Superman’s debut comic book sells in NYC for $1M
NEW YORK (AP) — A rare copy of the first comic book featuring Superman sold Monday for $1 million, smashing the previous record price for a comic book.
A 1938 edition of Action Comics No. 1, widely considered the Holy Grail of comic books, was sold by a private seller to a private buyer, neither of whom released their names. The issue features Superman lifting a car on its cover and originally cost 10 cents.
The transaction was conducted by the auction site ComicConnect.com. Stephen Fishler, co-owner of the site and its sister dealership, Metropolis Collectibles, orchestrated the sale.
Fishler said it transpired minutes after the issue was put on sale at around 10:30 a.m. Eastern time. He said that the seller was a “well-known individual” in New York with a pedigree collection and that the buyer was a known customer who previously bought an Action Comics No. 1 of lesser grade.
“It’s considered by most people as the most important book,” said John Dolmayan, a comic book enthusiast and dealer best known as the drummer for the rock band System of a Down. “It kind of ushered in the age of the superheroes.”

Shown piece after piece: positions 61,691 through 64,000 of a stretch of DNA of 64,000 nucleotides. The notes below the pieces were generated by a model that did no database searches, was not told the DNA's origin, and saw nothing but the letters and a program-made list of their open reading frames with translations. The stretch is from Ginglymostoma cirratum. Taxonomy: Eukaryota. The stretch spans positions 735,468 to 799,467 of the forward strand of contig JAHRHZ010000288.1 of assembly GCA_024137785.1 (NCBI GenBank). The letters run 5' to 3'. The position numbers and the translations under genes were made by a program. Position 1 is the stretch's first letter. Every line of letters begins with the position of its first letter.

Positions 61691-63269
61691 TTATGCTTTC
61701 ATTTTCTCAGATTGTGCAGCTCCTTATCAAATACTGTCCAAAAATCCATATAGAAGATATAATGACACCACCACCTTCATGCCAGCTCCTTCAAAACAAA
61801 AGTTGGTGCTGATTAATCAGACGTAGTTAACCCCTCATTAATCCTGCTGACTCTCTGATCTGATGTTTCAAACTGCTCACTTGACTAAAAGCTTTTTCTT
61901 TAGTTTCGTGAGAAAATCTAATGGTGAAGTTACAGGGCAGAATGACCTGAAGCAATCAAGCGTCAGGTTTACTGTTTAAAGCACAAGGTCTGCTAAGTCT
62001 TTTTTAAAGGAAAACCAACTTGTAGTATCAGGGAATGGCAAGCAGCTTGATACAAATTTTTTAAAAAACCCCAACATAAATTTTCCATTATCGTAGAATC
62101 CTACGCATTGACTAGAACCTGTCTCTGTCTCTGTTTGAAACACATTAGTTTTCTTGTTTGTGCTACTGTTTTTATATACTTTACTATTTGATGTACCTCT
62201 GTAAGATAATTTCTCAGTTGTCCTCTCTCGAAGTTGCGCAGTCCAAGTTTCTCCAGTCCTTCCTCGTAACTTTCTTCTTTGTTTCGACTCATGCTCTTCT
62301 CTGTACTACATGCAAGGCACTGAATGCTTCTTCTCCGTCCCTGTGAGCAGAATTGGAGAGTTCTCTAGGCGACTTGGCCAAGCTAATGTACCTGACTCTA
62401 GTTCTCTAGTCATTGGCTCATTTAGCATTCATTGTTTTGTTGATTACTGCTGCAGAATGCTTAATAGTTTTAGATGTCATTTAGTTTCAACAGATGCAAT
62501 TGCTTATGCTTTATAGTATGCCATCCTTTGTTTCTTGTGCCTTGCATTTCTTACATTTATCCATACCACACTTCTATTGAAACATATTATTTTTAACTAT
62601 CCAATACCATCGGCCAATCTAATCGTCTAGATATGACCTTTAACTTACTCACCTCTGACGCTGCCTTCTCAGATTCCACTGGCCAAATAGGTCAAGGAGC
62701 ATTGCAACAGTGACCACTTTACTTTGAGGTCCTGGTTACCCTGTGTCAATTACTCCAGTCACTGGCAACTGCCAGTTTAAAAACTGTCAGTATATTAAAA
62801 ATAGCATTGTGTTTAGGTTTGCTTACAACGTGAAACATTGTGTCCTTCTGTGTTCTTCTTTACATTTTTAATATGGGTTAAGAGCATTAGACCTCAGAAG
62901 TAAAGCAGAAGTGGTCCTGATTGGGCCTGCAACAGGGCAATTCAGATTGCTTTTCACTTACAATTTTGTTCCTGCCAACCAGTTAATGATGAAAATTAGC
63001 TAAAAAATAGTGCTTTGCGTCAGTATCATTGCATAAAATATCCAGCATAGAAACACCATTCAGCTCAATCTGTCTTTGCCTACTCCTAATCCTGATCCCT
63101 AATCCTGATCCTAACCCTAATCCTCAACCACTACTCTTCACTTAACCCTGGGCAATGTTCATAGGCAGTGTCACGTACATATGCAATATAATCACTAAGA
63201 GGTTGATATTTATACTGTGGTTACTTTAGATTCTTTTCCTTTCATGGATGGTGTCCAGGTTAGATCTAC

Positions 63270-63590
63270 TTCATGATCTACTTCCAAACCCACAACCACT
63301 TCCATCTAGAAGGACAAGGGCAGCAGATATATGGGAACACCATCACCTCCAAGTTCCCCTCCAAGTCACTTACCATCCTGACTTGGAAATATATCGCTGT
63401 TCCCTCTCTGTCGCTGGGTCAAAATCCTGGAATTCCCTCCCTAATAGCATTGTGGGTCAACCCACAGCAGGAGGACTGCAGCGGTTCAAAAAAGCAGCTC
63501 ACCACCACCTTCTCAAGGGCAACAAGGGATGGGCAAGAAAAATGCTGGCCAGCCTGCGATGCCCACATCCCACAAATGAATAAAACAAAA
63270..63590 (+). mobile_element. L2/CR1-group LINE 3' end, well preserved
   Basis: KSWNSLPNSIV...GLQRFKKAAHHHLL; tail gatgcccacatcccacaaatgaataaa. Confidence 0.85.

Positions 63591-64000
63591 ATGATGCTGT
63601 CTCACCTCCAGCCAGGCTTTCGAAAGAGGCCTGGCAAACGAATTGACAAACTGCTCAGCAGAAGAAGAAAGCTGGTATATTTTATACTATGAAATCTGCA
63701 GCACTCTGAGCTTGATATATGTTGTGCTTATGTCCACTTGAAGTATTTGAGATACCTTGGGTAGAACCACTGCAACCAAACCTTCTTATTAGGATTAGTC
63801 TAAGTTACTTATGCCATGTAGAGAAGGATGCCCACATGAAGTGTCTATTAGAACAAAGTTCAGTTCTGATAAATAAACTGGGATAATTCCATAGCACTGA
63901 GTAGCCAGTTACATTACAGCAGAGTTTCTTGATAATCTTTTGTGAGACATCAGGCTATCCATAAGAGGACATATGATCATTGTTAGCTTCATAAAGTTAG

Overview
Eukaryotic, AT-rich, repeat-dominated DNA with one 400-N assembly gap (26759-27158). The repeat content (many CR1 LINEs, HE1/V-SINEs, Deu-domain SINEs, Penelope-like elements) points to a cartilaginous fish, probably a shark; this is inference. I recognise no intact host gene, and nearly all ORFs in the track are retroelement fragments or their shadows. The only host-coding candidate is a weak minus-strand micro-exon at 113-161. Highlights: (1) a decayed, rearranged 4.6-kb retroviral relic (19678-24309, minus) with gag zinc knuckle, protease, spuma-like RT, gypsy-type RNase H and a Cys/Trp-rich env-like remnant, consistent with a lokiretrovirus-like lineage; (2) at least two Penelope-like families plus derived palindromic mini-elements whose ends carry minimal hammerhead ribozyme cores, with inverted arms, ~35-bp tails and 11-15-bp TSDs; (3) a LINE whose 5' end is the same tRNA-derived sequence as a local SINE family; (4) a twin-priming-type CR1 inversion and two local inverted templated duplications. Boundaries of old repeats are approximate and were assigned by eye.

Dolmayan, who owns Torpedo Comics, last year paid $317,000 for an Action Comics No. 1 issue for a client.
That purchase is considered the “official public record” for a comic book sale, said Mark Zaid, the marketing director for the Comic Book Collecting Association, which was launched Monday. There have been other private sales in the $300,000 to $450,000 range, he said.
Monday’s copy fetched a much higher price because it’s in better condition. It’s rated an 8.0 grade, or very fine, on a scale that goes up to 10.
Dolmayan said he didn’t buy this copy but he wishes he could have.
“The fact that this book is completely unrestored and still has an 8.0 grade, it’s kind of like a diamond or a precious stone. It’s very rare,” he said.
There are only about 100 copies of Action Comics No. 1 believed to be in existence, and only a handful have been rated so highly. It’s rarer still for those copies to be made available for sale.
“The opportunity to buy an unrestored, high-grade Action One comes along once every two decades,” Fishler said. “It’s certainly a milestone.”
The sticker shock was astounding to Fishler, nevertheless.
“It is still a little stunning to see ‘a comic book’ and ‘$1 million’ in the same sentence,” Fishler said. “There’s only one time a collectible hits the $1 million threshold.”